How to do air traffic control for drones
by Mark Pomerleau for GCN
Despite the lack of a framework to integrate drones into the national airspace, the Federal Aviation Administration and private companies are continuing efforts to clear the technical barriers to widespread use of unmanned aerial systems.
Recent tests of a new platform may offer a solution. PrecisionHawk, a terrestrial data acquisition and analysis company, announced the successful tests of its Low Altitude Traffic and Airspace Safety platform. Using both LTE and satellites, LATAS connects airspace safety technologies such as detect and avoid, dynamic geofencing and aircraft tracking “to provide ‘safety as a service’ for the rapidly growing drone market,” the company said.
“The best part about LATAS is it can be deployed in so many different ways,” Tyler Collins, director of business development and the LATAS Project at PrecisionHawk, told GCN. These include cell phone networks, satellite or ground control stations, among others.
Because the FAA cannot create an entirely new air traffic system for drones, Collins said, LATAS must be able to interface with current control systems, and provide a flexible and open framework into which others can integrate their own data.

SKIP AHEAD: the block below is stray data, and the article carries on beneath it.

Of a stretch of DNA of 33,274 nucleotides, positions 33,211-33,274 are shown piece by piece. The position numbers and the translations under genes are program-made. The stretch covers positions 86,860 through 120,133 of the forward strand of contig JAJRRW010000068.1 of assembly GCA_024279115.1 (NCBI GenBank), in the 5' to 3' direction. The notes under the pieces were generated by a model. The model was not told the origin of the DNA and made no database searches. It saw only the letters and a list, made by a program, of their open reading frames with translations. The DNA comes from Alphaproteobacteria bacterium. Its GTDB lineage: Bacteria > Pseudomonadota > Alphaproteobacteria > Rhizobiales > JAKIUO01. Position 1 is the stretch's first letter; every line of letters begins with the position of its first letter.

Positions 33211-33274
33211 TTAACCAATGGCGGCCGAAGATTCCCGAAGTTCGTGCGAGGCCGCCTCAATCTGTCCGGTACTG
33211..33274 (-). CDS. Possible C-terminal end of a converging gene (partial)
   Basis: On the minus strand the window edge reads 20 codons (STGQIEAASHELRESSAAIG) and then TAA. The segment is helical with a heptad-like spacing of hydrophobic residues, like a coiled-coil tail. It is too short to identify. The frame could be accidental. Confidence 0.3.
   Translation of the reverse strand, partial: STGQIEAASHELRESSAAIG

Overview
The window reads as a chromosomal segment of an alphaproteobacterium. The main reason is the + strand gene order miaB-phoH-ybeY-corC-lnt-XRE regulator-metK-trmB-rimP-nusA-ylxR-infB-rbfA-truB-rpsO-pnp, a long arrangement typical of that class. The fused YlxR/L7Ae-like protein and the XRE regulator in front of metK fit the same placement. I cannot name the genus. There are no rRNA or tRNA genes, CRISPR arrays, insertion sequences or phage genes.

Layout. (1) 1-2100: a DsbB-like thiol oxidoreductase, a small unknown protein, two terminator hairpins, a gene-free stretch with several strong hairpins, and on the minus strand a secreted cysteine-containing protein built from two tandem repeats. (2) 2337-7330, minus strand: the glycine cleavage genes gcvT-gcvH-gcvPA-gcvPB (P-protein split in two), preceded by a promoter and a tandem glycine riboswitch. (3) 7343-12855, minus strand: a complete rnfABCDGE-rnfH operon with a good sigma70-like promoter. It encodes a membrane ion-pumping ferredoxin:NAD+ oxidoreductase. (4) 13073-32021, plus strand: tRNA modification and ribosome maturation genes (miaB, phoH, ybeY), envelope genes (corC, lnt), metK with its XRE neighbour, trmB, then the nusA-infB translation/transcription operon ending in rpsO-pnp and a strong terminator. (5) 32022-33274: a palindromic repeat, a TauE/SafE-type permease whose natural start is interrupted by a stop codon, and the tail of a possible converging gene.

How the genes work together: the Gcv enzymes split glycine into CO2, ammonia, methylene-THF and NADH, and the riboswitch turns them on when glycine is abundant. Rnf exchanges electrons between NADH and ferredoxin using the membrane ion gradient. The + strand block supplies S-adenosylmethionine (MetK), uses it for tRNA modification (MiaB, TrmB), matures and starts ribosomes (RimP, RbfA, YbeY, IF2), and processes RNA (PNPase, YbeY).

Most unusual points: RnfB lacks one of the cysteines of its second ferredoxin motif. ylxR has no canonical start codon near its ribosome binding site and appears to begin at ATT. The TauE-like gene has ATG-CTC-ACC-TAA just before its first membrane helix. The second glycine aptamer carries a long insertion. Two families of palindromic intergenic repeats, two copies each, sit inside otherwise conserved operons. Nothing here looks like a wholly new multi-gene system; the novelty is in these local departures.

A partnership with Harris gives PrecisionHawk tracking and monitoring services through its nationwide Automatic Dependent Surveillance-Broadcast (ADS-B) ground station. A drone sends its location to LATAS, which interfaces with current air traffic control systems and then feeds the drone information about what is in the airspace around it. “If I already know where all of the manned aircraft are, whether it’s from ADS-B or radar, then I can see that back through the LATAS system.… Not only is the UAV telling everybody else where he’s at, but I can tell that UAV what’s around him,” Collins said.
LATAS is also capable of tracking drones via the LTE networks associated with cell towers. “LTE networks have the potential to allow drones to deliver sensor data for processing, analysis and decision-making mid-flight and to receive command-and-control inputs in real time, resulting in a safer, more reliable shared airspace,” said David Famolari, director of Verizon Ventures.
Smaller drones do not file flight plans and are difficult to track on radar, making the ability to monitor them through other means an attractive option. While most of PrecisionHawk’s customers are Fortune 500 companies in the energy and agriculture industries, LATAS is geared toward both the commercial and consumer sphere. “At the end of the day, we have to create a safe airspace for everybody,” Collins said.